Government plans to tackle teacher shortages in key subject areas came under attack from all sides of the lords yesterday. Among critics were former Labour education secretary Lord Glenmara and leading Labour academic Lord Peston.
Education minister Baroness Blackstone said over the long term the government hoped to tackle fundamental issues of recruitment and retention of teachers of mathematics, modern languages and
science, as outlined in its green paper.
funding recruitment advisers, based in local authorities, who will work with schools in difficult recruitment areas to generate creative strategies targeting local recruitment needs'.
She reassured Labour peer Lord Dormand, a former chief education officer who welcomed the short-term approach, that the teaching unions were being consulted.
But Lord Glenmara, who as Ted Short was deputy leader of the Labour party and education secretary, warned: '...many of us who have been in touch with teachers all our lives believe that payment by results is the worst possible way to recruit more teachers and to train those we already have. That was abandoned 80 years ago after it had thoroughly demoralised the whole teaching profession'.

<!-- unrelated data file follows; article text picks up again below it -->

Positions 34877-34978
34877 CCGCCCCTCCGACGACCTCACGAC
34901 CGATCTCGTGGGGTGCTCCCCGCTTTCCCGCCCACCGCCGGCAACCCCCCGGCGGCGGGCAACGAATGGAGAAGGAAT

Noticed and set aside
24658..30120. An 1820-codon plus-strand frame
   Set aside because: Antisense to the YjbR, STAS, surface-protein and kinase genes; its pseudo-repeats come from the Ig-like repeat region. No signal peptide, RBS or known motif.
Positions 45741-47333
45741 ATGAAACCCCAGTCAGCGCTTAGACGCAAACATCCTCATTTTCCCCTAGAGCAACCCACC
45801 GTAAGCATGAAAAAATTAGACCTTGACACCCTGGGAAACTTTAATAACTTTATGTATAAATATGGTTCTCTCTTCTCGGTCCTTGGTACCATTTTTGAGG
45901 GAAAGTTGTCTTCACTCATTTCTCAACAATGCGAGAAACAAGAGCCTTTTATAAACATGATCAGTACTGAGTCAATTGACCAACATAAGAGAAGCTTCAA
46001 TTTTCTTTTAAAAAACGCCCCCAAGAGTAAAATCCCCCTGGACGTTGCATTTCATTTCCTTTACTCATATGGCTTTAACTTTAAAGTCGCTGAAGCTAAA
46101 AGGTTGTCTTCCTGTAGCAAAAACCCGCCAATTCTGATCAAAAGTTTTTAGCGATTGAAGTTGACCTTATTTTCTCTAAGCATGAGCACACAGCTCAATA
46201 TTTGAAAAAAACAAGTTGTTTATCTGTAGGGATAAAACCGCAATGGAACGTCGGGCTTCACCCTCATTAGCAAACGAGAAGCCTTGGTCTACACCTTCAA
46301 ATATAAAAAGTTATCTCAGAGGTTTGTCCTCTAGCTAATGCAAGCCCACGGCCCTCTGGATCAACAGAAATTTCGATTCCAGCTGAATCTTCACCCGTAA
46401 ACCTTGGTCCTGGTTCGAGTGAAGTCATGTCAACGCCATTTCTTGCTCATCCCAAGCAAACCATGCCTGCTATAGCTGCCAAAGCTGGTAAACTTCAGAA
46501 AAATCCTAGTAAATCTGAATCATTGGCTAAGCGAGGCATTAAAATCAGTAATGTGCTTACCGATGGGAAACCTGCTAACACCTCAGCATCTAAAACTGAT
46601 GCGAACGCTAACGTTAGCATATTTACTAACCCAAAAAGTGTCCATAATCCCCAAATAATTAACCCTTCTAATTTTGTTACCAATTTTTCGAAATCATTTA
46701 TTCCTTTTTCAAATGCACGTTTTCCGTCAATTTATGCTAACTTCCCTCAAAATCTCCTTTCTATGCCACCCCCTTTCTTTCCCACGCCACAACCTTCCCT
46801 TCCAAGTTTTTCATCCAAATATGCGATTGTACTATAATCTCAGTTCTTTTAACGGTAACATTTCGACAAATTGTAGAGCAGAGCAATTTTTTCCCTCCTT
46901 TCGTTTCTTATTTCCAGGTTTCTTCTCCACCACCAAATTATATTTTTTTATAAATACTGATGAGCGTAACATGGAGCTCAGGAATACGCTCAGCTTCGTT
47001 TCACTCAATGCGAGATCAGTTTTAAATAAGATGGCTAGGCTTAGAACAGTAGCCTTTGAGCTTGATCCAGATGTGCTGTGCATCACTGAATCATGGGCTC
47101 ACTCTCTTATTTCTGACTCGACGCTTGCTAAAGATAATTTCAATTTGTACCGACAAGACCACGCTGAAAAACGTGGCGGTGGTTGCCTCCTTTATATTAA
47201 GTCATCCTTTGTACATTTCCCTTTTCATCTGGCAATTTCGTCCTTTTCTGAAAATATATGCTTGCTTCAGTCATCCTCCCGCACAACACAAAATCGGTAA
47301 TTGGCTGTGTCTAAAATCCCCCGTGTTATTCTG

Lord Peston said the UK was exceptionally good at mathematics and science. It had, for example, a disproportionate number of Nobel prize winners in chemistry. To achieve that sort of result in the future
the government needed to look ahead in the long term to see from where the teachers needed to produce the great scientists and mathematicians of the next century would come.
'It bothers some of us that policy - not particularly of this government, but generally - has lived totally in the short term as regards education', he said.
Cross-bencher Lord Quirk, former vice chancellor of London University, suggested recruting teachers in the short-tern from the European Union, especially Germany, where all teachers were well-equipped
in English and where there was an over-supply of teachers from its universities and training colleges.
Baroness Blackstone said while the government welcomed teachers from the EU, it would be wrong to become overdependent on teachers from abroad. The current teacher shortages should not be exaggerated: there were less than 2,500 unfilled posts or approximately 0.7% of the total teaching force.
But Lord Pilkington of Oxford said rhetoric rather than practicality had governed the minister's answers which did not address the fact that while there was a relatively small shortage, it was in crucial subjects such as languages and mathematics. Her answers did not reflect the full enormity of the problem which had been pointed out by Labour peers.
Baroness Sharp of Guilford said that well over 60% of those recruited to teach physics and mathematics had a third class degree or worse. 'This is a question of motivating and inspiring our young people in schools. If we do not do that, the problem will become self-perpetuating', she added.